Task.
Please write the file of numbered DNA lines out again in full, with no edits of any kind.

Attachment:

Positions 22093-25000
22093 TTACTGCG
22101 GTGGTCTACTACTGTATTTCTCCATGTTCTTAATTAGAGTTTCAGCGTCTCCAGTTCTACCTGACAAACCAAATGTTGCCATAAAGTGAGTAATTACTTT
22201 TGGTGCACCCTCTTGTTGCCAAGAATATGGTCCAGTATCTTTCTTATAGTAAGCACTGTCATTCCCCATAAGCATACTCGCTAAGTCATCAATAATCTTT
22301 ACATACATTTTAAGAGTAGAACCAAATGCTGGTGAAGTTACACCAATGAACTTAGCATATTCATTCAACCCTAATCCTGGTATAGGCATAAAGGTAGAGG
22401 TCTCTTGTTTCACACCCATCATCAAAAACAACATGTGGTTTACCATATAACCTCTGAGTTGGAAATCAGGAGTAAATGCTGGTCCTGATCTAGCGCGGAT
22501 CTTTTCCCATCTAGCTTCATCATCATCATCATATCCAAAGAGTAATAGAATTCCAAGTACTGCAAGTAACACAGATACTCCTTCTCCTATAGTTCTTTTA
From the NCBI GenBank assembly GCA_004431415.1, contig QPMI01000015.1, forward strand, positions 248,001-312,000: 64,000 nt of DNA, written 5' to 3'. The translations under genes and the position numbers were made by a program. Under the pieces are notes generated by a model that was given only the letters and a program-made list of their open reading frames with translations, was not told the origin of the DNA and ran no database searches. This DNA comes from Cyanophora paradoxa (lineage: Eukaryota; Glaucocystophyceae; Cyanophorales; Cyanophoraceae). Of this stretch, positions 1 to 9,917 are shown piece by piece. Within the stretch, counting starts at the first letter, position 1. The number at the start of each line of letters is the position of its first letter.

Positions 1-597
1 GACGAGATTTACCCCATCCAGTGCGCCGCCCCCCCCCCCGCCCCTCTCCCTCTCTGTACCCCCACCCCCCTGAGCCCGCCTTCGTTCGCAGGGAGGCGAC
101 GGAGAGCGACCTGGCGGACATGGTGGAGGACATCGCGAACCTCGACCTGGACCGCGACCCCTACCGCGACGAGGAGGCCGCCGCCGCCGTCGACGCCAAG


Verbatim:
Positions 22093-25000
22093 TTACTGCG
22101 GTGGTCTACTACTGTATTTCTCCATGTTCTTAATTAGAGTTTCAGCGTCTCCAGTTCTACCTGACAAACCAAATGTTGCCATAAAGTGAGTAATTACTTT
22201 TGGTGCACCCTCTTGTTGCCAAGAATATGGTCCAGTATCTTTCTTATAGTAAGCACTGTCATTCCCCATAAGCATACTCGCTAAGTCATCAATAATCTTT
22301 ACATACATTTTAAGAGTAGAACCAAATGCTGGTGAAGTTACACCAATGAACTTAGCATATTCATTCAACCCTAATCCTGGTATAGGCATAAAGGTAGAGG
22401 TCTCTTGTTTCACACCCATCATCAAAAACAACATGTGGTTTACCATATAACCTCTGAGTTGGAAATCAGGAGTAAATGCTGGTCCTGATCTAGCGCGGAT
22501 CTTTTCCCATCTAGCTTCATCATCATCATCATATCCAAAGAGTAATAGAATTCCAAGTACTGCAAGTAACACAGATACTCCTTCTCCTATAGTTCTTTTA
From the NCBI GenBank assembly GCA_004431415.1, contig QPMI01000015.1, forward strand, positions 248,001-312,000: 64,000 nt of DNA, written 5' to 3'. The translations under genes and the position numbers were made by a program. Under the pieces are notes generated by a model that was given only the letters and a program-made list of their open reading frames with translations, was not told the origin of the DNA and ran no database searches. This DNA comes from Cyanophora paradoxa (lineage: Eukaryota; Glaucocystophyceae; Cyanophorales; Cyanophoraceae). Of this stretch, positions 1 to 9,917 are shown piece by piece. Within the stretch, counting starts at the first letter, position 1. The number at the start of each line of letters is the position of its first letter.

Positions 1-597
1 GACGAGATTTACCCCATCCAGTGCGCCGCCCCCCCCCCCGCCCCTCTCCCTCTCTGTACCCCCACCCCCCTGAGCCCGCCTTCGTTCGCAGGGAGGCGAC
101 GGAGAGCGACCTGGCGGACATGGTGGAGGACATCGCGAACCTCGACCTGGACCGCGACCCCTACCGCGACGAGGAGGCCGCCGCCGCCGTCGACGCCAAG